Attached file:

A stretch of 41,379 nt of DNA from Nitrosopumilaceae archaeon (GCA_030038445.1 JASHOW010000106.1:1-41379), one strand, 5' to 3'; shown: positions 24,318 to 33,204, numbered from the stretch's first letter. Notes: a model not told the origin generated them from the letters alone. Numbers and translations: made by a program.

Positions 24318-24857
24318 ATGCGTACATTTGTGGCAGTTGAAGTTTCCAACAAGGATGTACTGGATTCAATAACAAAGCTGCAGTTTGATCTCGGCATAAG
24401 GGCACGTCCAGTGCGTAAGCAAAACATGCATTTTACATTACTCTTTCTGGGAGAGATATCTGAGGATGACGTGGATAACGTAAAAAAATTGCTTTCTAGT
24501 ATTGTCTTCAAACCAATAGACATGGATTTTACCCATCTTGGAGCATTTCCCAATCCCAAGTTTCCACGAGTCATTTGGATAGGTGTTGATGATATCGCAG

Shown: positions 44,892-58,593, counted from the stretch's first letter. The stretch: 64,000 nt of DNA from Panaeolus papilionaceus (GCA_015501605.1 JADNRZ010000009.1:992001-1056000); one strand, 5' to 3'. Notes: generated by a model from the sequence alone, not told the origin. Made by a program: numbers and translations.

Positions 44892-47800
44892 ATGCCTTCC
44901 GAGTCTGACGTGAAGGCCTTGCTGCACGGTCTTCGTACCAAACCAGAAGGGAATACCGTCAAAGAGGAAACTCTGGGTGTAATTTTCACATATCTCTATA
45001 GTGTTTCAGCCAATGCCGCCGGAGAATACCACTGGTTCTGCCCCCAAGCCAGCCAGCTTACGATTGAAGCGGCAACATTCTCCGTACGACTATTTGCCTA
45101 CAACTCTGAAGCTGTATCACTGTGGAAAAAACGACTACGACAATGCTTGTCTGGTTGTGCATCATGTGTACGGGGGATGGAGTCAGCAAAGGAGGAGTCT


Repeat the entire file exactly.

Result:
A stretch of 41,379 nt of DNA from Nitrosopumilaceae archaeon (GCA_030038445.1 JASHOW010000106.1:1-41379), one strand, 5' to 3'; shown: positions 24,318 to 33,204, numbered from the stretch's first letter. Notes: a model not told the origin generated them from the letters alone. Numbers and translations: made by a program.

Positions 24318-24857
24318 ATGCGTACATTTGTGGCAGTTGAAGTTTCCAACAAGGATGTACTGGATTCAATAACAAAGCTGCAGTTTGATCTCGGCATAAG
24401 GGCACGTCCAGTGCGTAAGCAAAACATGCATTTTACATTACTCTTTCTGGGAGAGATATCTGAGGATGACGTGGATAACGTAAAAAAATTGCTTTCTAGT
24501 ATTGTCTTCAAACCAATAGACATGGATTTTACCCATCTTGGAGCATTTCCCAATCCCAAGTTTCCACGAGTCATTTGGATAGGTGTTGATGATATCGCAG

Shown: positions 44,892-58,593, counted from the stretch's first letter. The stretch: 64,000 nt of DNA from Panaeolus papilionaceus (GCA_015501605.1 JADNRZ010000009.1:992001-1056000); one strand, 5' to 3'. Notes: generated by a model from the sequence alone, not told the origin. Made by a program: numbers and translations.

Positions 44892-47800
44892 ATGCCTTCC
44901 GAGTCTGACGTGAAGGCCTTGCTGCACGGTCTTCGTACCAAACCAGAAGGGAATACCGTCAAAGAGGAAACTCTGGGTGTAATTTTCACATATCTCTATA
45001 GTGTTTCAGCCAATGCCGCCGGAGAATACCACTGGTTCTGCCCCCAAGCCAGCCAGCTTACGATTGAAGCGGCAACATTCTCCGTACGACTATTTGCCTA
45101 CAACTCTGAAGCTGTATCACTGTGGAAAAAACGACTACGACAATGCTTGTCTGGTTGTGCATCATGTGTACGGGGGATGGAGTCAGCAAAGGAGGAGTCT